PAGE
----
Play Live Radio
Next Up:
0:00 0:00
Available On Air Stations

Family, international student, airmen thrown together during Rapid City flood 50 years ago

Margaret King's former neighborhood in Rapid City during the 1972 flood.
Rapid City Public Library
Margaret King's former neighborhood in Rapid City during the 1972 flood.

The attached audio above is from SDPB's daily public-affairs show, In the Moment.

The 50th commemoration of the 1972 Black Hills Flood is June 9. It’s a time to honor the 238 people who died, and it also brings a flood of memories for those who survived. Each week between now and June 9, SDPB is sharing stories from those survivors, in their own words.

This week, we hear from Margaret King, who called and left us a recorded message about her flood experience in Rapid City. King now lives in Harrisburg, and more of her story is available as an oral history interview on the website of the Rapid City Public Library.

"Our family of four, we, two parents and children ages 8 and 3, had moved to a two-story home on Waverly Street, nine months before the flood. That location was directly behind the current Meadowbrook golf clubhouse, with just one home between our house and Rapid Creek. In those days, there was a program for families to host an international student for one night, taking them out into the Black Hills and having them in our home overnight and returning them to their touring group the next day.

"So we had a French girl named Jackie spending the day and night with us. When we returned from driving out into the Hills, the rain had begun. My niece had come to Rapid City in a camper, bringing my mother in her 70s and my nephew about 14 to stay with us. The rain continued; the little league practice for my son and my coach-husband was canceled.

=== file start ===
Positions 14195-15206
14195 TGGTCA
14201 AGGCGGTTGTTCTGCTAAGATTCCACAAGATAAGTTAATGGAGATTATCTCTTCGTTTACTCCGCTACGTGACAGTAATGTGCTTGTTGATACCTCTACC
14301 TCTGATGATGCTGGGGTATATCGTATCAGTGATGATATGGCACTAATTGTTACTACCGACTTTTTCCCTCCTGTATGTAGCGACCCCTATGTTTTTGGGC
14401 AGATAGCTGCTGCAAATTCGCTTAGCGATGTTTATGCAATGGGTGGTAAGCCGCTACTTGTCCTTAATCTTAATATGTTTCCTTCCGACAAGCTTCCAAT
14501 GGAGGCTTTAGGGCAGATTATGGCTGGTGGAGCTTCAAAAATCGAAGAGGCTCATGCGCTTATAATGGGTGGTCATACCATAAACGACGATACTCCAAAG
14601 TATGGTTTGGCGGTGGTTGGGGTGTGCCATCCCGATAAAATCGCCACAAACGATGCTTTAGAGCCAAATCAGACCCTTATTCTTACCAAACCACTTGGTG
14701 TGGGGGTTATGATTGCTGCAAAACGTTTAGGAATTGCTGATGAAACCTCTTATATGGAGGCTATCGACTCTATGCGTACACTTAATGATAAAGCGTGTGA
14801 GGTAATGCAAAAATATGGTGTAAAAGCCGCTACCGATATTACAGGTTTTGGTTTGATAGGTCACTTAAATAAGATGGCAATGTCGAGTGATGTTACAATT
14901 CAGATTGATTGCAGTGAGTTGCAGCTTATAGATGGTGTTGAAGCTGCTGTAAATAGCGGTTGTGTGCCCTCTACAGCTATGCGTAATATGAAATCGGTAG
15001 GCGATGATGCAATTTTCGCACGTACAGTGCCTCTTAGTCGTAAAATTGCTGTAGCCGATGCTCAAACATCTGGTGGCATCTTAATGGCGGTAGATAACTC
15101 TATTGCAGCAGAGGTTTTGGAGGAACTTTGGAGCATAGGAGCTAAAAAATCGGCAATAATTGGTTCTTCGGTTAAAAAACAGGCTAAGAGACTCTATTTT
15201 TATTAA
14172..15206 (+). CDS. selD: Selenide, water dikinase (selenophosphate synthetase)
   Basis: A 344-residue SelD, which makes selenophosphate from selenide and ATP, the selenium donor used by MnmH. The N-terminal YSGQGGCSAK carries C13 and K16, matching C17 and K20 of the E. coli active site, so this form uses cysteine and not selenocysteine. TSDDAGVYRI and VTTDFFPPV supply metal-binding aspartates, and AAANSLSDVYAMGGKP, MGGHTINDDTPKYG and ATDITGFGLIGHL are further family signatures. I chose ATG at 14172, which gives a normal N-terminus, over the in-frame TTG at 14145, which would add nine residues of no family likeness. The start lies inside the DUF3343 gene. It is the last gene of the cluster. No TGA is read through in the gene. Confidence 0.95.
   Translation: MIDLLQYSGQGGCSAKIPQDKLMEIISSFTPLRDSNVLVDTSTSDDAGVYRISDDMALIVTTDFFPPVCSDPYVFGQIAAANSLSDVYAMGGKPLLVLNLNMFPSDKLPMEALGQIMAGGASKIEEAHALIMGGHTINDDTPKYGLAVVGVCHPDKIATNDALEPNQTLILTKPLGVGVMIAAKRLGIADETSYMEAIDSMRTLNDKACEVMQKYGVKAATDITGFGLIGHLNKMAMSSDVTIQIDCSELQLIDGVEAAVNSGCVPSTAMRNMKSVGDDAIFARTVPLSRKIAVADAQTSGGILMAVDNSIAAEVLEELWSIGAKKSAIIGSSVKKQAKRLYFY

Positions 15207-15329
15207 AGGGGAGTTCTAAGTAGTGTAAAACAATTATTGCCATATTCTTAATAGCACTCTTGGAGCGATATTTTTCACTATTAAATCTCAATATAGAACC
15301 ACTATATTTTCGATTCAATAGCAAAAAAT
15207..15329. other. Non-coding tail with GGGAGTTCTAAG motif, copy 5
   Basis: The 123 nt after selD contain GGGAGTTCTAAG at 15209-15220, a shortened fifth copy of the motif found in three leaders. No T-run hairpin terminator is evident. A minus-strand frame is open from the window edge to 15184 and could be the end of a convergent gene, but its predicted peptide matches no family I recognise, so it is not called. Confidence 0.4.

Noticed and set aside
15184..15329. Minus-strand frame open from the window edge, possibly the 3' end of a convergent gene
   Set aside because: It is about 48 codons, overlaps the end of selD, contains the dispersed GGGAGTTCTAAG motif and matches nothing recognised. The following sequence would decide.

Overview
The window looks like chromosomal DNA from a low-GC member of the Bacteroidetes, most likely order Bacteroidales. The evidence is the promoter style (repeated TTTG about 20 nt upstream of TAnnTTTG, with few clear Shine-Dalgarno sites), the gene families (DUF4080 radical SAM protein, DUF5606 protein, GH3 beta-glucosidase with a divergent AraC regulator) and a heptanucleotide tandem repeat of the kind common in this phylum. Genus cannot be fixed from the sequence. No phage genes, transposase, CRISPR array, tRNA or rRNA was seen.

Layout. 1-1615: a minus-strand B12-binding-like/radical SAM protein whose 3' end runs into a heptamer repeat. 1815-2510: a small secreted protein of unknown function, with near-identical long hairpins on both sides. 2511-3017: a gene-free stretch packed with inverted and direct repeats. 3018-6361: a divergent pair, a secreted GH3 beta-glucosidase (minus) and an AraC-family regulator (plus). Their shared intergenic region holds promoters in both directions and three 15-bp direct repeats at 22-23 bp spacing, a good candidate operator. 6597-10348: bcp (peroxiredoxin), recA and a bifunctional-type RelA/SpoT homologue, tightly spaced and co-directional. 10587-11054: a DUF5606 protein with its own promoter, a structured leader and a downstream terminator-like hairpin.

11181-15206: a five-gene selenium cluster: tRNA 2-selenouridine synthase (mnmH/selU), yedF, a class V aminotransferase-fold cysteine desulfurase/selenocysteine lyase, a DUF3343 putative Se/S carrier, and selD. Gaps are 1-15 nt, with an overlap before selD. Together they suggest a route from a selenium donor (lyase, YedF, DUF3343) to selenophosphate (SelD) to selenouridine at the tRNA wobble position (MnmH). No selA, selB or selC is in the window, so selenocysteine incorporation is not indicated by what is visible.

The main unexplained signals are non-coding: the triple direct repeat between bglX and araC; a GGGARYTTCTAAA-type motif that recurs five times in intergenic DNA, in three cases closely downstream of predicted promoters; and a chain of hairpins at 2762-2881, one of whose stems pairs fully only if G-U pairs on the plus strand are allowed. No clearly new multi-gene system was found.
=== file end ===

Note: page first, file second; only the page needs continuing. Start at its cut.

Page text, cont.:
"We called a few neighbors. Some said that it appeared we'd be replacing some carpets. When a huge stump came through our patio doors, everyone headed upstairs. At the same time, two young airmen from Ellsworth Air Force Base arrived. Their Corvette was stuck in our front lawn. They were so apologetic for messing up the grass. Soon the phones went out. Now our group numbered nine people, from ages 3 to over 70. My husband could watch during lightning flashes to see south from our bedroom window.

"The homes in the neighborhood were positioned close to one another, and behind our house lived a woman who had a fence or wall around her home. It was constructed of cement block, a kind of decorative thing, and it was painted. My husband could see the houses and debris barreling past. At one point there was a terribly loud crash. It was our three car garage being taken off. At that point, eight people sheltered in our son's room, which was farthest from the damaged area. We wanted to keep the children from trauma, so we put all of them, including Jackie, crosswise on the bed, my mother in the rocking chair, and the airmen opened the closet door and rested their backs on the wall. My husband and I paced back and forth from the south window to that bedroom all night."

The Journey Museum & Learning Center in Rapid City will screen a new SDPB documentary, “Surviving the ’72 Flood,” at 6:30 p.m. Mountain time on June 8. The film will air on SDPB-1 the next evening, June 9, at 9 Central/8 Mountain.

SDPB will also release an episodic podcast about the flood later this month.

Click here for all of SDPB's flood-related content.

Seth supervises SDPB's beat reporters and newscast team. He works at SDPB's Black Hills Studio in Rapid City.